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ERIC Number: ED557543
Record Type: Non-Journal
Publication Date: 2014
Pages: 269
Abstractor: As Provided
Reference Count: N/A
ISBN: 978-1-3211-7336-9
ISSN: N/A
A Case Study on the Impacts of Connective Technology on Self-Efficacy and Self-Regulated Learning of Female Adult Students Managing Work-Life Balance
Sheetz, Tracey L.
ProQuest LLC, Ph.D. Dissertation, Robert Morris University
Adults frequently define their lives as "hectic" and "overextended;" yet, many make the decision to return to school and add the role of student into their busy lives. This research study explored and explained the impact of connective technology on self-efficacy and self-regulated learning of female adult students balancing work-life. Students face many barriers when returning to school as busy adults with multiple roles and responsibilities. Implementing connective technology to manage work, family, school, and other commitments has become a valuable method for adult students to control their personal, academic, and professional lives. However, mobile devices and constant accessibility through technology impacts self-efficacy and self-regulated learning. In order to establish a rich description of the phenomenon, an instrumental, qualitative case study method was used in this study. Data was collected and triangulated from numerous sources including semi-structured interviews, focus group, observations, discussion board, and personal logs. Results indicated a reciprocal impact between self-efficacy, self-regulated learning, and connective technology. Findings from this study revealed in the triadic analysis that the resource of time is the common factor, which is both saved and depleted with the use of connective technology. Managing technology use and awareness of consequences is essential for adult students' self-regulated learning skills. Implications for adult educators include the understanding of the reliance on technology for adult students and the importance of providing engaging instructional methods during the valuable commodity of classroom time. [The dissertation citations contained here are published with the permission of ProQuest LLC. Further reproduction is prohibited without permission. Copies of dissertations may be obtained by Telephone (800) 1-800-521-0600. Web page: http://www.proquest.com/en-US/products/dissertations/individuals.shtml.]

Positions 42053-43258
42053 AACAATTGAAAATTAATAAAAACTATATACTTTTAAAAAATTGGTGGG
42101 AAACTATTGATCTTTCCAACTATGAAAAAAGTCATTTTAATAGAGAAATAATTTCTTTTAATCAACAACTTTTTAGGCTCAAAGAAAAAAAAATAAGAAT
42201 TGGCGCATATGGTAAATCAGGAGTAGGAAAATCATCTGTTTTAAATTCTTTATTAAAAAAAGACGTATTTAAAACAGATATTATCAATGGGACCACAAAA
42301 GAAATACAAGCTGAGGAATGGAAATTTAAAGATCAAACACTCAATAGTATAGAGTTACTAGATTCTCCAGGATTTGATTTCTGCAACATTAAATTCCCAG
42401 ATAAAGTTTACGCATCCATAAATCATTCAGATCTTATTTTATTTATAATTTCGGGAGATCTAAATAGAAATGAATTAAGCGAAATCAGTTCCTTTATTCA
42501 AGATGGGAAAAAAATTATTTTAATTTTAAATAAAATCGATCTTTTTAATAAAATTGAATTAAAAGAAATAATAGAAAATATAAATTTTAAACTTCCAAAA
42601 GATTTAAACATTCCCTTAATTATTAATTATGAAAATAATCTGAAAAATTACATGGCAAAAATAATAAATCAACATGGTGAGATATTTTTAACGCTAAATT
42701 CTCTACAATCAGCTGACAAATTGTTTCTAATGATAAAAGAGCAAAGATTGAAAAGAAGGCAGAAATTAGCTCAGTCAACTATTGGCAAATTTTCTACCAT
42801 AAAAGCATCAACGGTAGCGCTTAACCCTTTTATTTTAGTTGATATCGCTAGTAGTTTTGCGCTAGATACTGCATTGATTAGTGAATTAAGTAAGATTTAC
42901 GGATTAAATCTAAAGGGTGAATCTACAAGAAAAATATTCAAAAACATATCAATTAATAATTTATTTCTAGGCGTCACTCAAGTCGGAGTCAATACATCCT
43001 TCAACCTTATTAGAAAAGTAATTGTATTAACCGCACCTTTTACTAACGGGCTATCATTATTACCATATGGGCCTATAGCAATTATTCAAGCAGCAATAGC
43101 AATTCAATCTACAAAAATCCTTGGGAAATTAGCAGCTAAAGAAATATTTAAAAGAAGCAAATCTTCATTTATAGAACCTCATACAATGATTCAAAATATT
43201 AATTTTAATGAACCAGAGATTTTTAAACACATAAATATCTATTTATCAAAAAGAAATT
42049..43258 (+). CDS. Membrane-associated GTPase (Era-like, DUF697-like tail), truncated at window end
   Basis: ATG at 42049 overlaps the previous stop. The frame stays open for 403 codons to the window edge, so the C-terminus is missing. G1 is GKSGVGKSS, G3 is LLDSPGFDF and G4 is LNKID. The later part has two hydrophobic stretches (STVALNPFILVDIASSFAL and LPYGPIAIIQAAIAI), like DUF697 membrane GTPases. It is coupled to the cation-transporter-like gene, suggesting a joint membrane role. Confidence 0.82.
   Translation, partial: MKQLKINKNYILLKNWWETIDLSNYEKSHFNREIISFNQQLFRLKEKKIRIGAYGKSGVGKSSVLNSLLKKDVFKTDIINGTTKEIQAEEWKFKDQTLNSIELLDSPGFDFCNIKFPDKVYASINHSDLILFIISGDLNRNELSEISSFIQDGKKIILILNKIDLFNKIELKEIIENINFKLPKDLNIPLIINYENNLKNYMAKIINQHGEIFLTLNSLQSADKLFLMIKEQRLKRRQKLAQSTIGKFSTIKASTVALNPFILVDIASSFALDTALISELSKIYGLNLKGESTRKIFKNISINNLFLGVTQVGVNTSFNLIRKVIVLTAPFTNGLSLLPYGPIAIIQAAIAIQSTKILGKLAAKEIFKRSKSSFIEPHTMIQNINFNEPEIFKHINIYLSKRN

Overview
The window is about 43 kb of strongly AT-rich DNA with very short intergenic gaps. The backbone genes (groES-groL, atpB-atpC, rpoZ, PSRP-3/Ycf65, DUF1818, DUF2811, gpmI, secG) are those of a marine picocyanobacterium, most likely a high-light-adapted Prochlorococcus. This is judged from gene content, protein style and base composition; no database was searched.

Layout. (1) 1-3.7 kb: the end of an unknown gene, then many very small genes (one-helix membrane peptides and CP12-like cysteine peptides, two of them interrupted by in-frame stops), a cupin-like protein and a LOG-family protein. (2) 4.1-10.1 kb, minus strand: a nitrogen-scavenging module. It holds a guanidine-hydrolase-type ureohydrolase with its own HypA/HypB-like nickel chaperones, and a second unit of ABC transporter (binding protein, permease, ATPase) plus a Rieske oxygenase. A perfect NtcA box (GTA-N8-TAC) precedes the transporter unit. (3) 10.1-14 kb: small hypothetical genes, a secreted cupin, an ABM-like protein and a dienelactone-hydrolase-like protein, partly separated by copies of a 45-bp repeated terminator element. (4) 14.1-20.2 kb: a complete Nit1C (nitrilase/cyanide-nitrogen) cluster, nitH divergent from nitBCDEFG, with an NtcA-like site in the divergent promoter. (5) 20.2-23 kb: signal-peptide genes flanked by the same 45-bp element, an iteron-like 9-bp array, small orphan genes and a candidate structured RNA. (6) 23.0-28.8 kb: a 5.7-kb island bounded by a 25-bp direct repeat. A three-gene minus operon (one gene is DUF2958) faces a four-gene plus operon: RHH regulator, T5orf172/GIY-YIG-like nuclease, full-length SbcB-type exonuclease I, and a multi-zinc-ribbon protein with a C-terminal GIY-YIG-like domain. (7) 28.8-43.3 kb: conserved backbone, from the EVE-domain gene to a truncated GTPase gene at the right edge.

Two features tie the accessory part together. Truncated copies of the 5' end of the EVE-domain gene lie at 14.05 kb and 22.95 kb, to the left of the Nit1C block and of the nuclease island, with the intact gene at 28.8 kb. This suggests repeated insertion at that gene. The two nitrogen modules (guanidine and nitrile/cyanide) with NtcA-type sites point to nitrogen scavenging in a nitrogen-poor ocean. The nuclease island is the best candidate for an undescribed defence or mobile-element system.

ProQuest LLC. 789 East Eisenhower Parkway, P.O. Box 1346, Ann Arbor, MI 48106. Tel: 800-521-0600; Web site: http://www.proquest.com/en-US/products/dissertations/individuals.shtml
Publication Type: Dissertations/Theses - Doctoral Dissertations
Education Level: Adult Education
Audience: N/A
Language: English
Sponsor: N/A
Authoring Institution: N/A